I like this article b/c it moves toward bridging that gap. Most people don't understand "what" the federal debt it, they just know it exists and that it has lots of zeros. This article doesn't quite speak to those people, but it's getting there, so congrats.

Me, I'm going to cut straight to the quotes:
All they can do is sell the securities they've got.
Yes this is true (I guess they can trade them too) and you use this to segue into interest rates. But there's something else here: this stuff needs to be cashed in for services or commodities at some point.

Right now there are hundreds of billions of dollars in money still waiting to be cashed in for stuff. You talk about exchange rates, but right now it's a game of chicken in terms of exchange rates. The US dollar is being held afloat because:
1. Everyone has them
2. They're the unit of trade for oil
It's a game of chicken b/c everyone wants to get the most real value from their little IOUs. But if everyone decided to try and cash in all of their US debt notes, the economy would just collapse and inflate away the rest of the IOUs.

Now, without any real stretch I think that it can be generally agreed that the average US standard of living will go down in the next few years (not up). There are simply more powerful downward forces than upwards forces right now.

And so I really like this comment: Finally, expect a lower standard of living. b/c it's not generally expected right now. In fact, most people expect the "infinitely expanding" standard of living which is really part of the money problem we're having.

So kudos, but I think there is one issue with which I will disagree completely:
The US (because it is large and well-endowed with both natural resources and skilled workers) could actually produce most of what it needs domestically.

This is utterly false. I'm a Canadian currently living in the US and I know this to be simply untrue. The US can clearly produce enough food for your its purposes, but the US cannot produce enough oil, gas, lumber or energy to support itself right now.

Lumber:
All told, those imports fed nearly one-third of the 65 billion board feet the U.S. consumed, according to statistics from U.S. Census Bureau's

Energy:
35% of the energy in the US is currently imported. And that demand is growing, who remembers rolling blackouts in California?

The US cannot power its long-term energy growth right now. The reason these numbers are very important is that the current US economy is founded on the concept of inexpensive access to energy sources. I live in KC right now and most people don't live anywhere close to work. There's no good public transportation, so people expend tons of money just getting to/from work. And most of the shopping is done on these multi-mile major thoroughfares filled with shops. These shops are completely inaccessible to people without personal vehicles. There's a whole major shopping center (Legends) that's like 30-45 minutes drive from where basically everyone lives. It's just "out in the middle of nowhere" off the interstate, but everyone merrily piles into the car on the weekend and drives out!

And that's just the tip of the energy iceberg: constantly increasing personal square footage over the last decades requires extra heating/cooling, bigger TVs, bigger fridges, more powerful computers...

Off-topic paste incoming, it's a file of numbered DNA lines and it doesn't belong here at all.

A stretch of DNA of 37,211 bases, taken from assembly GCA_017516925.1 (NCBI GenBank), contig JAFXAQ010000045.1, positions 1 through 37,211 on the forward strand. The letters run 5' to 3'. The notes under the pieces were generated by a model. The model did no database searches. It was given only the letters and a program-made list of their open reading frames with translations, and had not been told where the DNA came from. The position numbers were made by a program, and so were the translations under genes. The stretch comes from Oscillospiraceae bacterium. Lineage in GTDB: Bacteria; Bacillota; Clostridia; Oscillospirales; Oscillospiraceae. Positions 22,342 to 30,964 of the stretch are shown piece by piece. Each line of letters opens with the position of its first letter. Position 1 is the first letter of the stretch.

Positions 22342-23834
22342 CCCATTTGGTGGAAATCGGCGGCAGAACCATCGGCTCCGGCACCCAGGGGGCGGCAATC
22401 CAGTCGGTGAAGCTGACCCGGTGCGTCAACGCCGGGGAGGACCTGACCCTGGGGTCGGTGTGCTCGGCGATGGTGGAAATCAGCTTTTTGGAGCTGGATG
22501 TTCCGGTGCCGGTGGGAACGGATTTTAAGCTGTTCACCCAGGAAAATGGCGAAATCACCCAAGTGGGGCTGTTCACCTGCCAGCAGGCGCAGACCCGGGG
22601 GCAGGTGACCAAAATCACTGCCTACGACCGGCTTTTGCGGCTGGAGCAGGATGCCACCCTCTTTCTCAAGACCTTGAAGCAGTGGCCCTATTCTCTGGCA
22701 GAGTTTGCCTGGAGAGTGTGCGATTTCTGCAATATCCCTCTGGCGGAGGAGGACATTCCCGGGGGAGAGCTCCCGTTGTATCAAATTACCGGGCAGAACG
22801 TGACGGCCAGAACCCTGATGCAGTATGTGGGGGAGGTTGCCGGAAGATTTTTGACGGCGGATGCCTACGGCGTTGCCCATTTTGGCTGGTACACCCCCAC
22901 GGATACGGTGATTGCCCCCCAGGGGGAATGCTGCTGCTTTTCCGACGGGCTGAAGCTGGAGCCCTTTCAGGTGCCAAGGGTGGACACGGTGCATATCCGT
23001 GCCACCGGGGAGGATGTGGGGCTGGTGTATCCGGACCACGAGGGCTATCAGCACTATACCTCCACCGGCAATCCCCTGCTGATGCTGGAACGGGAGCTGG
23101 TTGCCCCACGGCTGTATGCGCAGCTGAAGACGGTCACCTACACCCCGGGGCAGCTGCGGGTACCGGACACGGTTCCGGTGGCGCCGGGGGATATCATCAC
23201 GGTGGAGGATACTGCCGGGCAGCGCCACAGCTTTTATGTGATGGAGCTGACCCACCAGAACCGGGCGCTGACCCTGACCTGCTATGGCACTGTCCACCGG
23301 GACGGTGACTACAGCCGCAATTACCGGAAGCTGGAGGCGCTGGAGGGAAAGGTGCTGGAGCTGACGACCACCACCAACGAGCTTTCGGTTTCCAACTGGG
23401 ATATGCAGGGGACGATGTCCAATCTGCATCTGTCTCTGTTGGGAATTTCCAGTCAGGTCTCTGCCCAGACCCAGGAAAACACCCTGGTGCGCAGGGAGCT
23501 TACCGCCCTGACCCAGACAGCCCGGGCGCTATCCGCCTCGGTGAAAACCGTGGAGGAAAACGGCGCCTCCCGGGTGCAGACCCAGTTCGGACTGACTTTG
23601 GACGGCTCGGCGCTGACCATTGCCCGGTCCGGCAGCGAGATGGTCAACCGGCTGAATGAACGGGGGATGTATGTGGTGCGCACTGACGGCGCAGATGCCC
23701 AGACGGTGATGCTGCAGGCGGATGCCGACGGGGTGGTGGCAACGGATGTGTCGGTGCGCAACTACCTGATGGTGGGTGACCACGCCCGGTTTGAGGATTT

Of course, I guess it all gets back to your last point: expect a lower standard of living and expect that lowered standard to include a lot higher valuation on location and "local living". Not being accessible by public transportation is going to hurt some businesses who long ago exchanged "cheap land" for my gas and time.

Philip Brewer's picture

I think you're absolutely right about energy, but I think that's almost divorced from the financial issues:  Oil prices would be going up even if the dollar weren't in such trouble.

I'm much less worried about other stuff, such as lumber.  The US has something like two-year's supply of unsold houses, so we could get along with a lot less lumber.  (Granted, it's also used to build other things, make paper, etc.  But, still--surging prices for lumber would hurt many businesses, but would not be a major factor for most people.)

But you're right--what we're going to see is surging prices for everything.  Some of that surging price is going to be inflation (the money becoming less valuable, as people want to hold less) and some of it is going to be a falling standard of living (as the prices of everything that trades in global commerce rise, not just in dollar terms, but in real terms).

It's not going to be any fun, but the hard parts are set to happen anyway--no matter what foreign holders of US treasury paper do.

Guest's picture

Well, the U.S. is mortally bound to its major creditors, especially China. The entire system we live in is designed around borrowing and debt, so the question is "how far does the rubber band stretch?" It seems we are pretty maxed out right now. I propose we cut WAY back on military spending, and focus more on domestic matters, and stay out of other countries quabbles. If we can eliminate the wars in Iraq and Afghanistan, among others, we can regain our ability to pay of our major creditors, thereby alleviating our debt and the dollar will regain ground. We cannot foresake our own people to fight foreign disputes and then let the country go to China and say "hey, we have another trillion dollars of debt, want to buy some more US Govt bonds?" We have to stop with this vicious cycle. This will plunge us into the 3rd world, really fast.